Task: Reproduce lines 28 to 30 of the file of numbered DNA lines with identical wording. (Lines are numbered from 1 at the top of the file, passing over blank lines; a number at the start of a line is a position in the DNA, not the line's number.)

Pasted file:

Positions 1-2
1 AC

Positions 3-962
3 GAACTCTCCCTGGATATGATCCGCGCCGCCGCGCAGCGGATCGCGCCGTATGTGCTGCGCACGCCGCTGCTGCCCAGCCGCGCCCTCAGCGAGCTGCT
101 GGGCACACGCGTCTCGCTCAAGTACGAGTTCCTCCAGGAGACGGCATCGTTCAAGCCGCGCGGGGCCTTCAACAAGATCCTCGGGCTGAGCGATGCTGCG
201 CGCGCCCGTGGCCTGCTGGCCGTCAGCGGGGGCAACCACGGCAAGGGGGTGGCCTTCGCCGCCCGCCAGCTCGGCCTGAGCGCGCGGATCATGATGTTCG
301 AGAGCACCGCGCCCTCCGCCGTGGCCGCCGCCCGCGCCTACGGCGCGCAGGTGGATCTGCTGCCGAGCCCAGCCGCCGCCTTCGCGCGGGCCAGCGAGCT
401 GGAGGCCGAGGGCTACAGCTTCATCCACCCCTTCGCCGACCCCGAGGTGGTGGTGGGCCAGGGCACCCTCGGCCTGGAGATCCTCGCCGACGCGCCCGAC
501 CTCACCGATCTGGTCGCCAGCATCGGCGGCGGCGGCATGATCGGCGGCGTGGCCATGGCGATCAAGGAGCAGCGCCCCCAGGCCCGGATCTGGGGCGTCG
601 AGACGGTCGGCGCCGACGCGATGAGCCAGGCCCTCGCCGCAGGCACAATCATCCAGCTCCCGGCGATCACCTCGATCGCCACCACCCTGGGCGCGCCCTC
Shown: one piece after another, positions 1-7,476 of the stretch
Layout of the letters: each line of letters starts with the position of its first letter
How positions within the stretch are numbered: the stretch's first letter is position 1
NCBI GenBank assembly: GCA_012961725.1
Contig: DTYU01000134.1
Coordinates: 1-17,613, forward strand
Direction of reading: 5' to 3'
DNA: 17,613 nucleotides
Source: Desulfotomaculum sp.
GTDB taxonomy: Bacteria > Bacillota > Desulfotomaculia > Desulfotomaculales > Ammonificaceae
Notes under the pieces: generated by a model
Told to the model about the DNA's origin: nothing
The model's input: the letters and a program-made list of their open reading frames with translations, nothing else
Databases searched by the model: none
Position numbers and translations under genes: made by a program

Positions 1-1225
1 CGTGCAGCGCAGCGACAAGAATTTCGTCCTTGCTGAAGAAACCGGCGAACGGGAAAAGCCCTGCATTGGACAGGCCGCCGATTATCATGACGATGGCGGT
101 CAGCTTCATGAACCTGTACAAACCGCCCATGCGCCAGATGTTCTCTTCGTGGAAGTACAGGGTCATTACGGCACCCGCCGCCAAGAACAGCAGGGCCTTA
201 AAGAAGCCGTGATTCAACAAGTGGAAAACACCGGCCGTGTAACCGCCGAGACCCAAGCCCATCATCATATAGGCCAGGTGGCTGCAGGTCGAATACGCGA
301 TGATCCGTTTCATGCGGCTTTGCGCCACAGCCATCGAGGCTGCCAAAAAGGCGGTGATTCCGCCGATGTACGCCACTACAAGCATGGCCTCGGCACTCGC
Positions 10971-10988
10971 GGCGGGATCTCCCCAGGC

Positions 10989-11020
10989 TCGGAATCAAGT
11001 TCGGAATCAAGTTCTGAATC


101 CAGCTTCATGAACCTGTACAAACCGCCCATGCGCCAGATGTTCTCTTCGTGGAAGTACAGGGTCATTACGGCACCCGCCGCCAAGAACAGCAGGGCCTTA
201 AAGAAGCCGTGATTCAACAAGTGGAAAACACCGGCCGTGTAACCGCCGAGACCCAAGCCCATCATCATATAGGCCAGGTGGCTGCAGGTCGAATACGCGA
301 TGATCCGTTTCATGCGGCTTTGCGCCACAGCCATCGAGGCTGCCAAAAAGGCGGTGATTCCGCCGATGTACGCCACTACAAGCATGGCCTCGGCACTCGC